This is a result of the security breach (looks like file corruption to me).  To fix it, you need to run this command:

sudo yum install fedora-release

Information can be found on the following page:

Acer Aspire One

Acer recently released the Aspire One.  My wife was looking for a laptop to check email and visit her forums while on the road.  The tech details were GMail and phpBB, for those interested.  We met at MicroCenter after work to look at netbooks on her birthday.  I will not criticize Asus.  They have made large strides in creating the market for the cheap ultra mobile pc, and I love them for it.  But there they were, right next to each other, the EEE Surf and the Acer Aspire One.  Comparing the two, spec to spec, the Acer made the Asus loook like a toy.  It has a standard resolution width (1024).    It has a larger keyboard (80% of a standard keyboard).  To be honest, the “triple-E” looked breakable.

So anyway, we picked one up at a store after dinner.  The clerk gave us the question that I often get hit with when trying to purchase items.  “Now, you know, this isn’t exactly what most people expect from a computer…”  I promptly interrupted, “It runs Linux, right?” Then we walked out the door with her new laptop and weren’t concerned about the price we paid.

I am more than impressed with the thing, mostly for it’s flexibility.  The distribution that it runs standard is called Linpus.  It’s essencially Fedora with a Mobile interface.  It’s very easy to get to a terminal and start customizing to your heart’s content.  I have already added Skype and upgraded the browser to Firefox 3 with AdBlock Plus to prevent the annoyances, both easy tasks if you already understand how Fedora.  For the sake of resource management, Linpus uses XFCE and it’s a simple matter of editing an XML file to modify what your default apps are on the screen interface.

Due to it being Fedora based, I was able to successfully get the Citrix Presentation Server client functioning for her work stuff.  The only major hiccup in this was replacing Thawte’s security certificate in the Citrix package.  It wasn’t very difficult, just a minor annoyance of downloading from elsewhere.  I could see this being a problem for someone with less computer experience.  Here’s my suggestion to Citrix:  Make your software update the certs automatically.  This is the only reason the RPM didn’t work properly.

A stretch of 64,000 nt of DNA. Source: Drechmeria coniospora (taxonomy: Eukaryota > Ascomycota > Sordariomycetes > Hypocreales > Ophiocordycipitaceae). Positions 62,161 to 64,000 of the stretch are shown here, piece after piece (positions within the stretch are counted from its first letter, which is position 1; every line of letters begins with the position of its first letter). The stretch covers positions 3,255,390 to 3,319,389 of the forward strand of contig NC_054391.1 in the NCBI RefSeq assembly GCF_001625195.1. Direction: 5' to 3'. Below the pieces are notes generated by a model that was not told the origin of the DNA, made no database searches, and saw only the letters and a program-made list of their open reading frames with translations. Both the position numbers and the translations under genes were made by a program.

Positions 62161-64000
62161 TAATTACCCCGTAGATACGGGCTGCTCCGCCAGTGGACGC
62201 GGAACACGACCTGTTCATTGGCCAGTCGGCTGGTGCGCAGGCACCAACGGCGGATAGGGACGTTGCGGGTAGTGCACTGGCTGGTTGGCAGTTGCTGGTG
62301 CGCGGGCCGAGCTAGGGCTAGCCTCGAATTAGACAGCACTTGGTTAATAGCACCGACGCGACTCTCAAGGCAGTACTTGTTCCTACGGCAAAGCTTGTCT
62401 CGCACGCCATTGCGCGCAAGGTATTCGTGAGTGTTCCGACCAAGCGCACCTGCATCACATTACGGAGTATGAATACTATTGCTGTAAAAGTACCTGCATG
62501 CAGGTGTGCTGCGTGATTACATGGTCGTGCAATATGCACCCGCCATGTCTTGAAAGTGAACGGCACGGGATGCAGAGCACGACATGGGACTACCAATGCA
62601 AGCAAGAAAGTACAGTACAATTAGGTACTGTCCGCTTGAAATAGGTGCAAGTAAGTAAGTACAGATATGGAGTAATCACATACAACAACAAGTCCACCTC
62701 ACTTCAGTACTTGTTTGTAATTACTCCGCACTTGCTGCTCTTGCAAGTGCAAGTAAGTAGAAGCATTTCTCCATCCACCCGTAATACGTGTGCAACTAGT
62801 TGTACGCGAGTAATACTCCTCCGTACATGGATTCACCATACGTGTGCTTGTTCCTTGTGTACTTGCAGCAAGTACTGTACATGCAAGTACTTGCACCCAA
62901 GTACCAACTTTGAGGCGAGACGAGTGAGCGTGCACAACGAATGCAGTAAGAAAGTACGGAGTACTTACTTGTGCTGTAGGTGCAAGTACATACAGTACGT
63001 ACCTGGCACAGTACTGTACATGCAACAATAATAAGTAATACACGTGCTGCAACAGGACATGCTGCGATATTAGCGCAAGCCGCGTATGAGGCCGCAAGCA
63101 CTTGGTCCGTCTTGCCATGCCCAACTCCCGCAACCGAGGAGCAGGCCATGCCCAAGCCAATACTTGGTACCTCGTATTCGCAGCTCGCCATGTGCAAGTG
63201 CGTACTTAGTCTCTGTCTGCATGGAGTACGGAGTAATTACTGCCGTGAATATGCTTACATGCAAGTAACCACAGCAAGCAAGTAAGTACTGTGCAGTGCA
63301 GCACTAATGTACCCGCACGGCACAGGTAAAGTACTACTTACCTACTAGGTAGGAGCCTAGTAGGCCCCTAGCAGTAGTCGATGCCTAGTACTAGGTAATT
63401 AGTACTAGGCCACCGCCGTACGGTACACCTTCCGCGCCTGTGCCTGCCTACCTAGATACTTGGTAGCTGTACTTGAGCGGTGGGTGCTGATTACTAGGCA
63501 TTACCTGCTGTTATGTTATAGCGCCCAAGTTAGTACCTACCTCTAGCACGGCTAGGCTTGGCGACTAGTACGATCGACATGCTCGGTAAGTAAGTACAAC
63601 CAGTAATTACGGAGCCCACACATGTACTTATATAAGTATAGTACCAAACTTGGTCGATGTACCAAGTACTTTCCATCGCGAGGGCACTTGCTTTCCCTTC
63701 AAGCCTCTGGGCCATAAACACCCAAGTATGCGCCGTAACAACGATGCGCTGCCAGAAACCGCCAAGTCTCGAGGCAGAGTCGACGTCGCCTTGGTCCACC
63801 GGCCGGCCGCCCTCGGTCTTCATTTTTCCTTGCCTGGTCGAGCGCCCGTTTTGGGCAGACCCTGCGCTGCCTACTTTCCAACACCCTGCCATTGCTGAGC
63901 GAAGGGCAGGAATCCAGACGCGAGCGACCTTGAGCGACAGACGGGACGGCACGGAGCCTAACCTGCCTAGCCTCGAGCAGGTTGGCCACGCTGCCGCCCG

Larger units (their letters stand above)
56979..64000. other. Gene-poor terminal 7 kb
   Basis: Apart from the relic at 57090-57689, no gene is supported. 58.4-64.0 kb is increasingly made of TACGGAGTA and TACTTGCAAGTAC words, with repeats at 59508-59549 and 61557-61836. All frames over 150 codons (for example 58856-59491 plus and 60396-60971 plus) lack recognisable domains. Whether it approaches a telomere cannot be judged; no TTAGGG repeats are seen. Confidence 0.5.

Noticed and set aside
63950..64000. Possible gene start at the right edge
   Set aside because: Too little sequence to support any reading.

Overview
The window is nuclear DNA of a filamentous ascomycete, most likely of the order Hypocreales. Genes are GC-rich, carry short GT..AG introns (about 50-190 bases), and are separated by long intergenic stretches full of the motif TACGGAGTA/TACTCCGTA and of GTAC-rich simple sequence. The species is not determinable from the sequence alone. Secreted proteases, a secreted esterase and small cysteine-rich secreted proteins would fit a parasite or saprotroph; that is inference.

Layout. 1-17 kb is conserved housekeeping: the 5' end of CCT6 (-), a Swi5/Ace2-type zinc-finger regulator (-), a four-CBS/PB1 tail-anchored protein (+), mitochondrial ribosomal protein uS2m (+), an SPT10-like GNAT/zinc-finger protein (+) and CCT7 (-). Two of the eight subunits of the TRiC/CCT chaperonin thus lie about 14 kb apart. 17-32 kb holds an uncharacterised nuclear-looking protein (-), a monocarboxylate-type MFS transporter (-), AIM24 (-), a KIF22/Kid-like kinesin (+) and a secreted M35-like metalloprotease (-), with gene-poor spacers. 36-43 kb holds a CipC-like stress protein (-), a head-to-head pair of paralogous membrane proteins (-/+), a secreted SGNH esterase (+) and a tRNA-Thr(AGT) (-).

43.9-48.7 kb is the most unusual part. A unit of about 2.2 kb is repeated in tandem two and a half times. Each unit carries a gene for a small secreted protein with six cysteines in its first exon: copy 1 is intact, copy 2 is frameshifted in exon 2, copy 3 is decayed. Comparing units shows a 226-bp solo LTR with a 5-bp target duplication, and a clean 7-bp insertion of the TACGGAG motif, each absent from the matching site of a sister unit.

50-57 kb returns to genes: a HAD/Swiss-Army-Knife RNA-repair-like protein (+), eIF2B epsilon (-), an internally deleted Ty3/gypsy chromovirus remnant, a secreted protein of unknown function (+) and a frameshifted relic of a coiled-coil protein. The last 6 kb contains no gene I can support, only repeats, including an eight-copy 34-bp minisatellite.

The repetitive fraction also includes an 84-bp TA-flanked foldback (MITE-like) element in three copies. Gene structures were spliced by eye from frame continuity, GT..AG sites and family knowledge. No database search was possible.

Well, regardless, the Acer Aspire one is very impressive piece of hardware and I am considering getting one myself just to have the convenience of an extra machine with ssh and a web browser.   Acer really thought this one out.

It’s DR time!!!

With the hurricane season at it’s peak, I’ve decided to include a section focused on DR.  I hope to add links to sites detailing weather and EOC information for the United States.  If anyone elsewhere would like to contribute, please email me at <mike at itadmins dot org>. I’d also like to add sections convering power systems and other details.

Stay Tuned for More Info!

Wake up call for Mozilla

Today, Google relased Chrome Beta, an open source web browser based on Firefox and Webkit.  I am currently writing this post from Chrome.  The biggest benefit I see to Google’s method of writing this program is the intense resource management.  If one tab locks up, the others are fine.  From a technical perspective, this is the best idea since tabbed browsing itself.  Here is a link to the download:

Take that, Comcast

Score one for the consumer.  The head of the FCC has recently announced that they are proceeding with charges against Comcast for traffic shaping, or selectively slowing down and blocking specific protocols on their internet service.

I haven’t been a very big advocate of bitorrent, but this will also prevent ISPs from messing with services such as Skype, Vonage, and other VoIP traffic (a big deal to me).

The way I see it, everyone should be entitled to the connection speed that they sign up for, regardless of what they want to send over the line, within the guidlines of the law, of course.

This is a long shot, but I’m hoping they find proof of blocking competing services, something that has been brought up in the past: .

At that point, they will face an SEC investigation which will make the FCC one look like a bad dream.